In the 19th century, the Kunzareal in Unterwindisch was home to one of the largest spinning mills in Switzerland. Today, heritage-protected buildings and the industrial atmosphere bear testimony to this era.
Heinrich Kunz was born in 1793 in Oetwil am See as the son of a hand weaver and farmer. After leaving school, he completed a trade apprenticeship in a cotton spinning mill in Alsace. With English yarn deliveries cancelled owing to the Continental Blockade, Heinrich Kunz was able to use precise cost calculations and machine plans to persuade his father to set up 700 hand spindles in the attic of his home. At the end of 1811, Heinrich Kunz returned home and took over the management of the spinning mill. He quickly realised that replacing the current manual operation with water power could produce yarn of a higher quality at lower cost.
In 1827, Heinrich Kunz laid the foundations for his spinning empire in Windisch. Although he owned other spinning mills elsewhere, owing to the constant availability of water power, Windisch was reportedly one of the largest spinning operations of its day on the continent. Hence, by the mid-19th century, Heinrich Kunz was known as the ‘spinning king’. Heinrich Kunz was a hard-nosed entrepreneur. His employees in Windisch had to work 14.5 hours a day, six days a week. Child labour was also commonplace under the uncompromising owner. The name of the factory pioneer was frequently accompanied by the adjective ‘infamous’.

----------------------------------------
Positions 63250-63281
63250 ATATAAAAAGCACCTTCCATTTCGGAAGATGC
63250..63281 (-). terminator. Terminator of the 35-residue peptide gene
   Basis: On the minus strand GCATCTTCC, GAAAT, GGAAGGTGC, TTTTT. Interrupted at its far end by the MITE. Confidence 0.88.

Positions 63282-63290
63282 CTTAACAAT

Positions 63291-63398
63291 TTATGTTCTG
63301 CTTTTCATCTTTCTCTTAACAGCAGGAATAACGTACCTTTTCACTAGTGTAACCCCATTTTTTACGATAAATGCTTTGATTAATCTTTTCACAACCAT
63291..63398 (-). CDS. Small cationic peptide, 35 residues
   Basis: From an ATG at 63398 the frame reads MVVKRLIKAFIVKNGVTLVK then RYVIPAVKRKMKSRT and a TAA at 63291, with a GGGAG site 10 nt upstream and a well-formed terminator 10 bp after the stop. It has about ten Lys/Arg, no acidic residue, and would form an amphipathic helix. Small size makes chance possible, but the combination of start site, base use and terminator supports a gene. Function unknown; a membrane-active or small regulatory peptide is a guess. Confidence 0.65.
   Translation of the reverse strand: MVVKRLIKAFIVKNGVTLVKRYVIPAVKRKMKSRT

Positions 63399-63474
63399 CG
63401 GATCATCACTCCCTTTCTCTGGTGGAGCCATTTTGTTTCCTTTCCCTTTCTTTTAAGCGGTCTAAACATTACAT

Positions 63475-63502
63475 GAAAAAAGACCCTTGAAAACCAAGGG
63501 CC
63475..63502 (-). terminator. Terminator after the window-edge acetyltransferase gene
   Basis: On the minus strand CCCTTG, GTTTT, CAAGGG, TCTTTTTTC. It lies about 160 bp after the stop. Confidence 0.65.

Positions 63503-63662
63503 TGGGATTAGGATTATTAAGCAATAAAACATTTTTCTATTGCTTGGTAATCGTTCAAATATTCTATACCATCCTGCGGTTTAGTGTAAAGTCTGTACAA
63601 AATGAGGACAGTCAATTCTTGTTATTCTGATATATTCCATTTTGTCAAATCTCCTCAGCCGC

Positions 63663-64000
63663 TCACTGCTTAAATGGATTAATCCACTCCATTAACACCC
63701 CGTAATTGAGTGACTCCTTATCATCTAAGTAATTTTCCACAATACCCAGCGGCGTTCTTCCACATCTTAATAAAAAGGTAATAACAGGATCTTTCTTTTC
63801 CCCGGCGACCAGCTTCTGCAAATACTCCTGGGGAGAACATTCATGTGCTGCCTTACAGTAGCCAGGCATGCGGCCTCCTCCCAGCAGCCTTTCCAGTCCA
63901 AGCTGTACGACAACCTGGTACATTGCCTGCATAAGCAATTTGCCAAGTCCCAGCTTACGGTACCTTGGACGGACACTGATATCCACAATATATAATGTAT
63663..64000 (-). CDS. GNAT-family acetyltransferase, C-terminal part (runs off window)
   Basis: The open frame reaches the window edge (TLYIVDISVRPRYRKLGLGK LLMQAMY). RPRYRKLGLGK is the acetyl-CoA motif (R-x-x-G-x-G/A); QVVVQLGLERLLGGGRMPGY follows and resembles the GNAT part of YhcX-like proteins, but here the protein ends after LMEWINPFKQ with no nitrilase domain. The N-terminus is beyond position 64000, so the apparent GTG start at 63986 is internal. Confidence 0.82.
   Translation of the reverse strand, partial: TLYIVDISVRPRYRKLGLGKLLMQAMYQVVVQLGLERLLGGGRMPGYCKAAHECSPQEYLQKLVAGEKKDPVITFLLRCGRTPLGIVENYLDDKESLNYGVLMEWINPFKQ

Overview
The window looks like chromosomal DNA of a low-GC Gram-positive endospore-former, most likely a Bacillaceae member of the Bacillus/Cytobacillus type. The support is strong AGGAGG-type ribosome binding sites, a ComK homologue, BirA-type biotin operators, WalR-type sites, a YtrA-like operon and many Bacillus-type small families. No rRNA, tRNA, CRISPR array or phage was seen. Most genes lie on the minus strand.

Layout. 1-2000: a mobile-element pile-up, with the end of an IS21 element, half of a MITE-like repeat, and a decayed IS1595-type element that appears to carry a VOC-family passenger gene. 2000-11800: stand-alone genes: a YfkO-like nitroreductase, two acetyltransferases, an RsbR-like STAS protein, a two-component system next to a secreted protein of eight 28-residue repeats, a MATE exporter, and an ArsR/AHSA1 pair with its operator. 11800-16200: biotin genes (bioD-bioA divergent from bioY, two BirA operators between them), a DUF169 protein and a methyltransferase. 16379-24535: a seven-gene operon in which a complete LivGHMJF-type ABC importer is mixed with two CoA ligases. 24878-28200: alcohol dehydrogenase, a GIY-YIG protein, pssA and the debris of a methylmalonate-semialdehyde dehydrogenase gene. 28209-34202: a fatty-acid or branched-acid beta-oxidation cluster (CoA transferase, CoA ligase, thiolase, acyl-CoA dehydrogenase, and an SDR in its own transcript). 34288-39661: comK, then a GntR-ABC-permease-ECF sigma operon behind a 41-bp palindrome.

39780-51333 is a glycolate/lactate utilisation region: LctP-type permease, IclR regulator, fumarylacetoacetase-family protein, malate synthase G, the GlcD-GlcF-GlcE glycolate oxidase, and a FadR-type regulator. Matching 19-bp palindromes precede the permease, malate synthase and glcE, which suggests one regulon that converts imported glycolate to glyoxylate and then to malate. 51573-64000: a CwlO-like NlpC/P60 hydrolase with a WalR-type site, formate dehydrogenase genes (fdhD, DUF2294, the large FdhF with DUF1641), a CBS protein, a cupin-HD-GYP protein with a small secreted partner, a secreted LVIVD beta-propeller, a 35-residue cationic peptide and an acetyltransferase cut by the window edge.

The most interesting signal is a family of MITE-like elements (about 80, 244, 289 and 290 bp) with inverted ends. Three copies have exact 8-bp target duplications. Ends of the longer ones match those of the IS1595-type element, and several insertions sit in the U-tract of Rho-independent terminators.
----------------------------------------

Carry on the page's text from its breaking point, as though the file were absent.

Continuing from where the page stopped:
Around 1900, the Kunz spinning mill in Windisch employed more than 1,500 people. At this time, the Kunz spinning mill was the largest industrial site in Switzerland. In 1941, following various changes of owner, industrial company Oerlikon Bührle acquired the entire Kunz Group, including the Windisch site. By this time, however, the heyday of the Kunz spinning mill was already over. Structural change and the associated decline of the Kunz spinning mill in Windisch were irreversible. After several changes of ownership and failed rescue attempts, the spinning mill closed its doors for good in 2000.